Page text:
In light of Mr. Obama’s kinda-maybe-sorta State of the Union address, February 22nd’s podcast at Red Ice Creations features Freeman of FreemanTV.com, who discusses the President’s esoteric similarity to the ancient Egyptian pharaoh Ankhenaton, the creator of the first monotheistic religion.
Freeman is ordinary folk and has extensive knowledge of occult symbolism without being overly complicated.
In part of Freeman’s interview, he mentions asteroids and how it’s important to the MIC/NASA and how it plays into “perpetual war”, HAARP and various control methods the elites use.
As researchers into the occult and the esoterica find out, Freemasonry, the Illuminists and all their associated officers have high positions in government and industry. NASA, being an MIC front, is no different.
Past associates of NASA, employees and former astronauts both, hold considerable sway in issues of policy and opinion. None has been more vocal in the way NASA has been heading in the past eight years the former astronaut Buzz Aldrin, the second man to walk on the Moon:
NASA’s performance since the Apollo programme has been “lacklustre” and the agency needs “serious reform or significant organisational overhaul,” Apollo astronaut Buzz Aldrin and colleagues say in a draft paper released on Monday.
The draft paper, posted to the National Space Society blog, outlines a plan to replace George W Bush’s 2004 Vision for Space Exploration, which called for returning astronauts to the Moon by 2020, with a plan that focuses on sending astronauts first to new targets, such as asteroids.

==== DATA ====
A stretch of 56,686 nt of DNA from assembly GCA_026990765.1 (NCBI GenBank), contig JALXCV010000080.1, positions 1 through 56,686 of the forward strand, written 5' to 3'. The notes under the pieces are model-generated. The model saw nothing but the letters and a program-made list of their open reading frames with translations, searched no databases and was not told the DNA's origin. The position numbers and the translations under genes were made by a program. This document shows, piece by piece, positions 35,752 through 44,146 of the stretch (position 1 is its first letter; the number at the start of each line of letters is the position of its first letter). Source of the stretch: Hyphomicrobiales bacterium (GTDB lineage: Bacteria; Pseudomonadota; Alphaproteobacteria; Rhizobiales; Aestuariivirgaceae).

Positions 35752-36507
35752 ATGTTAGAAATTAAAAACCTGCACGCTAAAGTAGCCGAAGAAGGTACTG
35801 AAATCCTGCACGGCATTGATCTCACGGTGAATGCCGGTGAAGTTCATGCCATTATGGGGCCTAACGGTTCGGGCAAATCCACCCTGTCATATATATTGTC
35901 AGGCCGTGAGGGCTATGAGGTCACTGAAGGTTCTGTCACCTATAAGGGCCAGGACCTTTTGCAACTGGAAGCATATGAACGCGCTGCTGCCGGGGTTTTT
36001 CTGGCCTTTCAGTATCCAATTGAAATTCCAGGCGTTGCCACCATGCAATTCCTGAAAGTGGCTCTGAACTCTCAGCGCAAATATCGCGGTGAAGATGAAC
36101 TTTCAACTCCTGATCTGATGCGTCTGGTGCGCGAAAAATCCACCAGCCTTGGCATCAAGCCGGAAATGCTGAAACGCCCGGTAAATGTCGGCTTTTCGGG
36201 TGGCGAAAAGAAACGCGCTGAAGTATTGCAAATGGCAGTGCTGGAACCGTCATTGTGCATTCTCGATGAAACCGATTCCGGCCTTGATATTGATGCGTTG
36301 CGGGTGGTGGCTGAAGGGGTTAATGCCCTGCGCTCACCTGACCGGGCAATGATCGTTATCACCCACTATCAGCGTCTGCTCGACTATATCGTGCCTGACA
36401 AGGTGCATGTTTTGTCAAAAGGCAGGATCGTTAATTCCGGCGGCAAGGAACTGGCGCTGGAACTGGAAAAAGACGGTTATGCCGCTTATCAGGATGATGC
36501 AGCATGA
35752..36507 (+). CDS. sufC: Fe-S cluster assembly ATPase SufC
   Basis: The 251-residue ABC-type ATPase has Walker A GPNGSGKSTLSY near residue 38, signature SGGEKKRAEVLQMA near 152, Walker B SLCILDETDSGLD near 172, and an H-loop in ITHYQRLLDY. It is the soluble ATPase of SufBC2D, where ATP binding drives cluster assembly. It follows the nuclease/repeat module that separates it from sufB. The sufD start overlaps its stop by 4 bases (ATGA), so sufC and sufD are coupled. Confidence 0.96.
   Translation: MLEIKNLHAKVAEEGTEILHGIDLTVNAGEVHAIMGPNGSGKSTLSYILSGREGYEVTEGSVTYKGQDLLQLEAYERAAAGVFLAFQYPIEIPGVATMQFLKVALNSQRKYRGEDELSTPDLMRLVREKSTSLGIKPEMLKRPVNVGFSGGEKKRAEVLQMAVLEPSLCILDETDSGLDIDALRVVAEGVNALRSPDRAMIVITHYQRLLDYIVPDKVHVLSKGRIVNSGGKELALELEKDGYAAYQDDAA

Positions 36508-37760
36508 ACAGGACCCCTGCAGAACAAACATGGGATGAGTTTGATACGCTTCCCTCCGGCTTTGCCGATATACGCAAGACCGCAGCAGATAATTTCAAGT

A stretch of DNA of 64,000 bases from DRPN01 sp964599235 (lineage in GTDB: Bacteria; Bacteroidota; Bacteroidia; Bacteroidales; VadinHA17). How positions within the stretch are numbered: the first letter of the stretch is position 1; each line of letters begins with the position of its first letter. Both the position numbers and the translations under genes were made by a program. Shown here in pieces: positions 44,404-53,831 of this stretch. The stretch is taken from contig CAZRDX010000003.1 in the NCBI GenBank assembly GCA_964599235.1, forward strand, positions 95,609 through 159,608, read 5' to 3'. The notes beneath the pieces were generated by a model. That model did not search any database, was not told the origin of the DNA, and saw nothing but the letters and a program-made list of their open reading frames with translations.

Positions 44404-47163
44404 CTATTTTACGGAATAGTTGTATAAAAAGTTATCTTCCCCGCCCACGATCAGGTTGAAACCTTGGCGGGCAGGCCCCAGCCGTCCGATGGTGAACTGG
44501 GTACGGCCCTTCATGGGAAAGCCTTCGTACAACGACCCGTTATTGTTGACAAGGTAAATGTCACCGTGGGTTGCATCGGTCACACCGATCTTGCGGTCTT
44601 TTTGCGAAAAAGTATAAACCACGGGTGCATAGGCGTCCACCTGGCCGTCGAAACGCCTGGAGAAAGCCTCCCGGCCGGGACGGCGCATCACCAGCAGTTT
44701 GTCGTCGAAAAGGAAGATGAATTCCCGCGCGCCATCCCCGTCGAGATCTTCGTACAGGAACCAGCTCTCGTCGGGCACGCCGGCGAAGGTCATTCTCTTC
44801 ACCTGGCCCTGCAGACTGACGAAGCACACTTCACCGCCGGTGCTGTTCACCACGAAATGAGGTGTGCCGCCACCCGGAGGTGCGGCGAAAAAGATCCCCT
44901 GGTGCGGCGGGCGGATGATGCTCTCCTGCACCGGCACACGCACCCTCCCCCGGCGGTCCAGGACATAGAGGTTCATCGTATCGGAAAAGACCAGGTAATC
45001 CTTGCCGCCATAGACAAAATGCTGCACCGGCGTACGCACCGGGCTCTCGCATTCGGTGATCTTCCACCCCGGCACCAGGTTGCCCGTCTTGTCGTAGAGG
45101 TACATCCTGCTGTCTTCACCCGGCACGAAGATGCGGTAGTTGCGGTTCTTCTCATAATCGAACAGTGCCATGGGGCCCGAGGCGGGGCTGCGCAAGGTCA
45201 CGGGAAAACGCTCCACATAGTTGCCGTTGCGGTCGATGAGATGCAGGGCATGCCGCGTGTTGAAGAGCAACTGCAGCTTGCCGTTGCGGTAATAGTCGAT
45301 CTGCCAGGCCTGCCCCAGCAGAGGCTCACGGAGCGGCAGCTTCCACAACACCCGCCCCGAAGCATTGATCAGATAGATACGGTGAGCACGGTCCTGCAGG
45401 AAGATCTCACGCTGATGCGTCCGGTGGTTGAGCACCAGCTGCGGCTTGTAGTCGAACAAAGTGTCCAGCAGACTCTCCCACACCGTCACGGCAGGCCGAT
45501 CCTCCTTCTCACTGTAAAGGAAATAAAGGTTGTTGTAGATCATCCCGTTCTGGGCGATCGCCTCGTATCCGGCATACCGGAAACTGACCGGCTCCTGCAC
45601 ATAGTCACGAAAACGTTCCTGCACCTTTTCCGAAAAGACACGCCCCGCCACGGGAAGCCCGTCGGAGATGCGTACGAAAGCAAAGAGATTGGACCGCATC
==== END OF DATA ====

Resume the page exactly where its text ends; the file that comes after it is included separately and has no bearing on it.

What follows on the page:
A shorter version of the report will be released formally in a few days and sent to President Obama’s administration for review, says Feng Hsu, the paper’s primary author and an engineer at NASA’s Goddard Space Flight Center in Greenbelt, Maryland.
The Apollo lunar programme of the 1960s and 70s was an “astonishing success”, the report says. But it goes on to argue that “post-Apollo NASA” became a “visionless jobs-providing enterprise that achieves little or nothing” in areas such as the development of reusable or affordable launch systems.
The space shuttle, which costs about $450 million per launch and requires a lot of maintenance, is one of a number of “wasteful projects with costly or unnecessarily complex and risky designs”, the report says.
The report says the agency’s downturn may have been inevitable, since Apollo had been a well-funded programme designed to beat the Soviet Union in the space race. “America’s space program was destined to lose direction soon after winning the space race,” the authors write. ( link )
After you read the entire article, read the actual paper on the National Space Society Blog .